Plaintiffs Claim Production by Remington Includes Thousands of Random Cartoons and More: eDiscovery Trends

When it comes to court proceedings, I normally only cover judge’s rulings.  However, in this motion to compel by the plaintiffs in a case involving nine Sandy Hook families suing bankrupted Remington for wrongful marketing, the claims of the number and types of irrelevant documents that were produced is certainly notable.

This article, published by the Connecticut Post, provides a summary of some of the plaintiff’s complaints identified in their filing, and here is a link to the actual filing, which is a very interesting read.  It begins accordingly:

“Now seven years into this litigation—a litigation that has twice been delayed by Remington’s bankruptcy filings—the plaintiffs are no closer to having their day in court. The reason is simple: Remington refuses to comply with their discovery obligations. Having represented to the plaintiffs and the Court on multiple occasions that their document productions were ‘substantially complete’ and represented that there was great ‘substance and breadth’ to those productions, the truth is there for all to see. So, if a picture really is worth a thousand words, here are some pictures to give the Court a sense of the ‘substance and breadth’ that can be found in Remington’s document productions:”

If more proof of the ‘substance and breadth’ of Remington’s document productions is needed, there is also this:

There are 18,459 more images such as these in Remington’s document production. But these cartoons are not all. There are also another 15,825 image files of people go-karting, riding dirt bikes, and socializing, another 1,521 video files of gender reveal parties and the ice bucket challenge, not to mention multiple duplicate copies of Remington catalogues.”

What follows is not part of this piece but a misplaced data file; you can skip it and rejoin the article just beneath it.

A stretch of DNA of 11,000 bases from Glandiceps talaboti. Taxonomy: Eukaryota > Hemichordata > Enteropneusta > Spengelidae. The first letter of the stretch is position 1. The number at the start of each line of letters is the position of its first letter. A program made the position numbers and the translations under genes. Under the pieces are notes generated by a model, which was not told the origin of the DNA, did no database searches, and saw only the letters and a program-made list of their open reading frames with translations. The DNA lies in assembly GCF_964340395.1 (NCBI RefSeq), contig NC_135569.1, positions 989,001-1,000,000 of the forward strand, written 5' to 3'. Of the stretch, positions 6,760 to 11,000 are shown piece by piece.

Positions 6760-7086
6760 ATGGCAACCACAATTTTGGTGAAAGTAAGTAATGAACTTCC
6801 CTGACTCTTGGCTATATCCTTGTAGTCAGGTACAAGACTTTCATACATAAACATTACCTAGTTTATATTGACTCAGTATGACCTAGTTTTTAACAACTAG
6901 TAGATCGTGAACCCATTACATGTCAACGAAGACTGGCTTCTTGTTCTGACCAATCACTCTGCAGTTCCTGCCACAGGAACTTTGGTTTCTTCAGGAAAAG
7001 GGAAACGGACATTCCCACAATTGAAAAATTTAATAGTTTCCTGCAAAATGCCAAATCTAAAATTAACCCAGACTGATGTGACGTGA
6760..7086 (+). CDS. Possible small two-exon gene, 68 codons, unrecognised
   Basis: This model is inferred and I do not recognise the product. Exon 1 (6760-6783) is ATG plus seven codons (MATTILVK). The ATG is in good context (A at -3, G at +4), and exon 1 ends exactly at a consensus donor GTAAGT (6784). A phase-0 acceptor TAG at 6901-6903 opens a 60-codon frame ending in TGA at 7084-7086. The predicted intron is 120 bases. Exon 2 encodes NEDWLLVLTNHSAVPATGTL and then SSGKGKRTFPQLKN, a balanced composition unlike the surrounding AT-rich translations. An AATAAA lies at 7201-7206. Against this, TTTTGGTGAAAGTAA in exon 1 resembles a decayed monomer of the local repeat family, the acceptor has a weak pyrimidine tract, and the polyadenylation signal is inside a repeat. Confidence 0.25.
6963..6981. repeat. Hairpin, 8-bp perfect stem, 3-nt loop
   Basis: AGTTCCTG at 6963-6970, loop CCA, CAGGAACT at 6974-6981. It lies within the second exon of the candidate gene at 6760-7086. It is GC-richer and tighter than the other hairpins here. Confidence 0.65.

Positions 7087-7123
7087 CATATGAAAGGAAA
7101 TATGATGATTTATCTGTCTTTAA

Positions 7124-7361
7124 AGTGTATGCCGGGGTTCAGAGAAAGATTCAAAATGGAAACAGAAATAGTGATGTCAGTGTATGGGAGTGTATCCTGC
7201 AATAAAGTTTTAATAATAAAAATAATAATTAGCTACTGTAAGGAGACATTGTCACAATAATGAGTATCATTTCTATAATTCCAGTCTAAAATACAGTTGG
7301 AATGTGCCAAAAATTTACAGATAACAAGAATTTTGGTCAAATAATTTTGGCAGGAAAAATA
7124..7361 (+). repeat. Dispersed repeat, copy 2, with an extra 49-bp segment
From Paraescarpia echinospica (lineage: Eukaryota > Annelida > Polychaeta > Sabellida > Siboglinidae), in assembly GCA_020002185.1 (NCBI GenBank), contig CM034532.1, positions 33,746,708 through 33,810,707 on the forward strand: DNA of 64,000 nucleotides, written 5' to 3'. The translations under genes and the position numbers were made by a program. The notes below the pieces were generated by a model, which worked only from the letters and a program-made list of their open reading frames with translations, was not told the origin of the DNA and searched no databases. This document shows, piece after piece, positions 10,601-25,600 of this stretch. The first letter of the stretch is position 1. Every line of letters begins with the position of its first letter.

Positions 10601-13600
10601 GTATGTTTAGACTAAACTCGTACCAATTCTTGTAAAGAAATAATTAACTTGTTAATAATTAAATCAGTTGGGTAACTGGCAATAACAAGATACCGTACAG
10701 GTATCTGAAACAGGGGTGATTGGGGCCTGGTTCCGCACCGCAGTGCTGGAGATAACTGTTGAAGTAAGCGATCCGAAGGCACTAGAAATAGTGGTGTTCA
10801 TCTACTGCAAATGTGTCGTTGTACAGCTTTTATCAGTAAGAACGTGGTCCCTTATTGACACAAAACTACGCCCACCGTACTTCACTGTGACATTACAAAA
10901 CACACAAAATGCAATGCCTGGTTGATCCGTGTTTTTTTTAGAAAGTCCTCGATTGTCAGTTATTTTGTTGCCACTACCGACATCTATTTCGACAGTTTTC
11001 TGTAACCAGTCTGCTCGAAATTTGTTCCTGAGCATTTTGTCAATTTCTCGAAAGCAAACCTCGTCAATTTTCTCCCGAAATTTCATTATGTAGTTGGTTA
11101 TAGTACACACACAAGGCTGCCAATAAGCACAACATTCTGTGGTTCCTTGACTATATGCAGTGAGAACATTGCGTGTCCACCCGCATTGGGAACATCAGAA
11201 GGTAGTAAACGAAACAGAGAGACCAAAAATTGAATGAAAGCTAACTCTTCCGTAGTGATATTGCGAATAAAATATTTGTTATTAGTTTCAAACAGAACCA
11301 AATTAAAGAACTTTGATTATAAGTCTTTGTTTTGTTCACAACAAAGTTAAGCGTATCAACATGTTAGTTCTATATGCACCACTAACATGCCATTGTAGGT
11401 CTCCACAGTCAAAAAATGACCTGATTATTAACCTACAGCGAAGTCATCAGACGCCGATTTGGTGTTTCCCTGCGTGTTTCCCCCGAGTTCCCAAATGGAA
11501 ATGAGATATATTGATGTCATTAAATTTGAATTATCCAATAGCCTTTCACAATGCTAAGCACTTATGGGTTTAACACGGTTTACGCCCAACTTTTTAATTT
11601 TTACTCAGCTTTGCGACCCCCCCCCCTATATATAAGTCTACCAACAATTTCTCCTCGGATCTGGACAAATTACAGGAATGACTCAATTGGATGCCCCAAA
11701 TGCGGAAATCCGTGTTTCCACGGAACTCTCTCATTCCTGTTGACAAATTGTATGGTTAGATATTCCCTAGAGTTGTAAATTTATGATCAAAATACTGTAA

Continuing, the plaintiffs note in their motion:

“And, to make it worse, Remington has produced much of the 18,465 cartoons, 15,825 random pictures, 1,657 videos and GIFs (such as the ice bucket challenge) without complete metadata, in violation of the Case Management Order, DN 230.00, so that it is impossible for the plaintiffs to know the origin of much of Remington’s production or to assess whether these seemingly random images and videos are, in fact, relevant. Indeed, the custodian for some 17,000 files produced by Remington is, unhelpfully, ‘Remington.’

Even more important is what is not found in all of this—email communications. In total, Remington has taken the better part of seven years to produce 46,061 documents and in that set there are only 2,350 email communications, a number that reduces to 2,194 when duplicate emails are accounted for. That’s 2,194 unique emails spanning a seven year period (2006–2012) for a company that employed more than 30 marketing personnel in 2010 alone.”

And this:

“When the seemingly random cartoons, images, videos, duplicates, and other items noted are accounted for, Remington, it would seem, has spent the better part of seven years producing 6,606 potentially useful documents in response to the plaintiffs’ requests,” the plaintiffs’ filing reads.

The plaintiffs also accuse the defendants of “Delay Tactics, Misrepresentations, and Other Measures to Avoid Producing Documents”, including “Efforts to Prevent the Plaintiffs from Learning About Their Document Retention and Collection Protocols” and “Refus[ing] to Supplement or Discuss Production Deficiencies”.

Reached by the Connecticut Post for comment, Remington’s lead attorney James Vogts did not respond specifically to the cartoons, some of which the families submitted to the judge — including images of Santa, a farmer, a weightlifter, and a bowl of ice cream, but said this: “(Remington) will respond to this motion in the coming weeks, and point out what it believes are incorrect representations, numerous half-truths, and important omissions by (families’) counsel”.

Needless to say, I’ll be interested to see what the court has to say about this filing and the plaintiff’s claims.  Stay tuned.

So, what do you think?  If the court finds the plaintiffs’ allegations are true, what sanction is appropriate for the defendant?  Please share any comments you might have or if you’d like to know more about a particular topic.

Disclaimer: The views represented herein are exclusively the views of the author, and do not necessarily represent the views held by my employer, my partners or my clients. eDiscovery Today is made available solely for educational purposes to provide general information about general eDiscovery principles and not to provide specific legal advice applicable to any particular circumstance. eDiscovery Today should not be used as a substitute for competent legal advice from a lawyer you have retained and who has agreed to represent you.

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